Ethnic/WorldSean Blackman's world music
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Rain is pounding the roof of Sean Blackman's Clawson bungalow. He and his main collaborator Pathe Jassi are in an open attic room; tapestries decorate the walls, a sword sits by the stairway, and instruments from around the world are strewn across the floor. Jassi hands Blackman back his nylon-string guitar and picks up the bass laid out on the floor — almost too tall to stand upright under the slanted ceiling — as the two toy around on Jassi's "Touky." Appropriately, the title translates as "to travel, or an exodus," Jassi says. And in a few days, Blackman and Jassi will trade the cozy confines of Blackman's practice space and move to the ornate digs of a Detroit mansion formerly owned by Max Fisher. That's where Blackman, Jassi and other Detroit musicians will be joined by dancers and musicians flying in from Armenia, Brazil, Senegal and elsewhere to rehearse In Transit, Blackman's five-years-in-the-making vision being staged Friday at the Orchestra Hall.
"This project, this show, is basically what I'm made of. It's everything I've freakin' done my whole life, building up to this point. I feel like I've figured out what to do with my life; it's like the launching of my career. Playing around town, that's all I've done, play bar gigs, restaurants, festivals, corporate events, backyard parties. From really, really high-profile things to coffee shops, and everything in between," Blackman says between bites of homemade ratatouille his mother had dropped off earlier in the day, "At that point, I reached a glass ceiling and it was definitely time to come up with something. That was about five years ago when I recorded the album."
Blackman, 40, is a lifelong Detroiter — his Armenian parents raised him just off of Eight Mile in Oak Park — but he has always searched out all the sounds the world has to offer. A "teenage rock dog," Blackman grew up with Armenian church ditties mingling on top of Black Sabbath, Youssou N'Dour and WDET's longtime host Judy Adams, with every genre fighting for time on the stereo. Now a good bit older, Blackman still seems to have a world music juke-box playing nonstop in his head.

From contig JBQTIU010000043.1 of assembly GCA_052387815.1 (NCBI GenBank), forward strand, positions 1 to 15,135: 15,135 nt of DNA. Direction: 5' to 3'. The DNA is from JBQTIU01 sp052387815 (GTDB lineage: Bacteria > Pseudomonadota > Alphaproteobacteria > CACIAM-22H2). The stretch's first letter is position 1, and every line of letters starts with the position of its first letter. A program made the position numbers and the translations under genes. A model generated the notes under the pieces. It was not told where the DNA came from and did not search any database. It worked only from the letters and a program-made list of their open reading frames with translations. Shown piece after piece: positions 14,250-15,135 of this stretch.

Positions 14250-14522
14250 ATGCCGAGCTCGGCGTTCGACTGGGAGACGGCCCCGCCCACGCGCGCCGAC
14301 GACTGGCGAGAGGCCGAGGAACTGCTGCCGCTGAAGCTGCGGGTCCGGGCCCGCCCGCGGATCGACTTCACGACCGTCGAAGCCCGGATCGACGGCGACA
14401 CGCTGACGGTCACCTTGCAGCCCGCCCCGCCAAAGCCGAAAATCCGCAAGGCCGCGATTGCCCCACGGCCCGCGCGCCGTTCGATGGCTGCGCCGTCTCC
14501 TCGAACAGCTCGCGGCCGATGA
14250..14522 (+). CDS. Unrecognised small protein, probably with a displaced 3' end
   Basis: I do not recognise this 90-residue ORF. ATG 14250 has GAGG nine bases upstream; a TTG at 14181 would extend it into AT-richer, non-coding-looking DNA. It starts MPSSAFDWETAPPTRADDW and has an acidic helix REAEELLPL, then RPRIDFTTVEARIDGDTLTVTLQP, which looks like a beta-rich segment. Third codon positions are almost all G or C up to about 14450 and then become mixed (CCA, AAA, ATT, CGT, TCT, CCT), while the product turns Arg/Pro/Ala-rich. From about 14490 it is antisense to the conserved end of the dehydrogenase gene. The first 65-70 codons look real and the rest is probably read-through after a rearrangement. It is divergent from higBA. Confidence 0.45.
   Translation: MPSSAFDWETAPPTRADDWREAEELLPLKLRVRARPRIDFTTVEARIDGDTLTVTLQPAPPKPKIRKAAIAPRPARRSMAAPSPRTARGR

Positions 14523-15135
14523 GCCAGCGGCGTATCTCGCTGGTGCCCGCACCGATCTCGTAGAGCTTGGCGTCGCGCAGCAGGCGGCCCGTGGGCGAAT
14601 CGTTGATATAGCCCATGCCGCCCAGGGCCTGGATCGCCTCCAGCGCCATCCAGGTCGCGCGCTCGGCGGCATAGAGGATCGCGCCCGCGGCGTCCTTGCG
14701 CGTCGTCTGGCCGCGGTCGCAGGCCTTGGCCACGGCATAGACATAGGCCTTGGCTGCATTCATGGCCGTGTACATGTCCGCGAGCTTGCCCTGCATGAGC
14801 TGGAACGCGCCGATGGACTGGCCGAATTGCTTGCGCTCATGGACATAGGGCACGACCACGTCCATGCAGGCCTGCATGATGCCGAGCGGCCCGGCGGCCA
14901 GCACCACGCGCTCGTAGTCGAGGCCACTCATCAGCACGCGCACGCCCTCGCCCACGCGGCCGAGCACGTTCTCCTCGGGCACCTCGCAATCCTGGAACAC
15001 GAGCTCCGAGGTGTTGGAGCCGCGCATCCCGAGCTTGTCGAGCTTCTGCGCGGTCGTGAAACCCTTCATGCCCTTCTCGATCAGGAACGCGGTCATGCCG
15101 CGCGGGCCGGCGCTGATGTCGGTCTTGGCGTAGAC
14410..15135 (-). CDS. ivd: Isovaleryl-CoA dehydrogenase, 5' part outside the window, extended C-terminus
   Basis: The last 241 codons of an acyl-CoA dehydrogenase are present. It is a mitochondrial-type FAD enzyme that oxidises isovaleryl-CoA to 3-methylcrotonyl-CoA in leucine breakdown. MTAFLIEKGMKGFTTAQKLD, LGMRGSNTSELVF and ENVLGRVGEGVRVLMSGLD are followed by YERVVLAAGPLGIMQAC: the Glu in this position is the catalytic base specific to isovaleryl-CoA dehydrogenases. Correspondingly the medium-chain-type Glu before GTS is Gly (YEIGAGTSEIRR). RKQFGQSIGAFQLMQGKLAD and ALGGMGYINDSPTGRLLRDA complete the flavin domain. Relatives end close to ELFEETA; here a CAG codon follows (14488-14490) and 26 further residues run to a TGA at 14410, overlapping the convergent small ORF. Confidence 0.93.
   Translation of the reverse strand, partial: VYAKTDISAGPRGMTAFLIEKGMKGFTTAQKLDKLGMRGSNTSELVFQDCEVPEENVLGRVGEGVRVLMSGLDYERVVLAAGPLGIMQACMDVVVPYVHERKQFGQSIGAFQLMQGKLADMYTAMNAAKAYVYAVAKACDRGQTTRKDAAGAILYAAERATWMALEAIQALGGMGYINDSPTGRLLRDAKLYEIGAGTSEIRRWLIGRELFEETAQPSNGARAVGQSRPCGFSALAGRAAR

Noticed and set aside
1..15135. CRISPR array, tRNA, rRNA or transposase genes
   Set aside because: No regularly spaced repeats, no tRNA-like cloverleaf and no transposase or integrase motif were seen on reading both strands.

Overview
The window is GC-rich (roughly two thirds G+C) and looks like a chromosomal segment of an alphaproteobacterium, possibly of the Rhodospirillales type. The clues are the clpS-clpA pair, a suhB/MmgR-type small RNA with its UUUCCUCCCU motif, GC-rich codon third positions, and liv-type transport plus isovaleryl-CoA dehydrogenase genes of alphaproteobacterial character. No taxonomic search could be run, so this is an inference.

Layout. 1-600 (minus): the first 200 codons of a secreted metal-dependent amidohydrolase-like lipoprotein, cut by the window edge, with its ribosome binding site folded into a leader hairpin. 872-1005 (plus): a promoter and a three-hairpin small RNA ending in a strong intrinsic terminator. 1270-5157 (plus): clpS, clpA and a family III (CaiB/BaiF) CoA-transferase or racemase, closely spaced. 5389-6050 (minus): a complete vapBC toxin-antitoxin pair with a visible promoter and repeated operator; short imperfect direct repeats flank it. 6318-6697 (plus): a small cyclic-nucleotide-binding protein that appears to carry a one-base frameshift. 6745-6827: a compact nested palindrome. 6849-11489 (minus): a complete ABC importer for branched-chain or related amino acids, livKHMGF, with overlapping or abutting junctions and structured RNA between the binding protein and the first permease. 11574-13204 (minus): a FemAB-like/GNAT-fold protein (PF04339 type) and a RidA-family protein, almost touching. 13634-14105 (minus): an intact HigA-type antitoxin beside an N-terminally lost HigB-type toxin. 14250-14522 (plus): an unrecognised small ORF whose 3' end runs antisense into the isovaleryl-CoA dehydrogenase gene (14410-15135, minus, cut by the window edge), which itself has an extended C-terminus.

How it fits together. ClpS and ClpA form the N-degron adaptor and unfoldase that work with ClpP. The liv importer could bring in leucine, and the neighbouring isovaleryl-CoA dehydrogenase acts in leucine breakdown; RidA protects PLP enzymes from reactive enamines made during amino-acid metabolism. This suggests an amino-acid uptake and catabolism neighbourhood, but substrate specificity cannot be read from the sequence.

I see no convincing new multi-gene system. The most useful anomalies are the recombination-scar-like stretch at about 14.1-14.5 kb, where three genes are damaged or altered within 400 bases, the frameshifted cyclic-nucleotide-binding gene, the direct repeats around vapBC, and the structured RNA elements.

"When I compose a song in my head, I'm familiar with all these different instruments from around the world. In one song, I'll hear an African harp mixed with an Armenian kanun [a 76-string zither], and I'll hear a Brazilian percussion instrument. If I don't do it and get it out of my head, I'll lose my mind. I lived in Brazil for four months. I went there kind of on a musical pilgrimage. All my vacations are based around music. So I went to Spain, because I started freaking out about flamenco. It's the metal of the nylon acoustic string guitar. These dudes on the nylons are doing these ..." he says as he grabs his guitar off the bed and rips into an Eddie Van Halen finger tap. "It's like Metallica! It's not classical. You can hear the strings bending under their fingers, and they're beatin' on their guitars. The singers are turning red in the face. It's intense. When I say it freaked me out, I'm not kidding, this is unworldly."
When the idea of pulling all of his influences together into a single expression took hold of him, he refi-ed his house, and with the $25,000 cash set out to assemble the talent to help him record In Transit. Jassi, who began his career in Dakar, Senegal, before relocating in Detroit, was key, Blackman says, recalling their first meeting.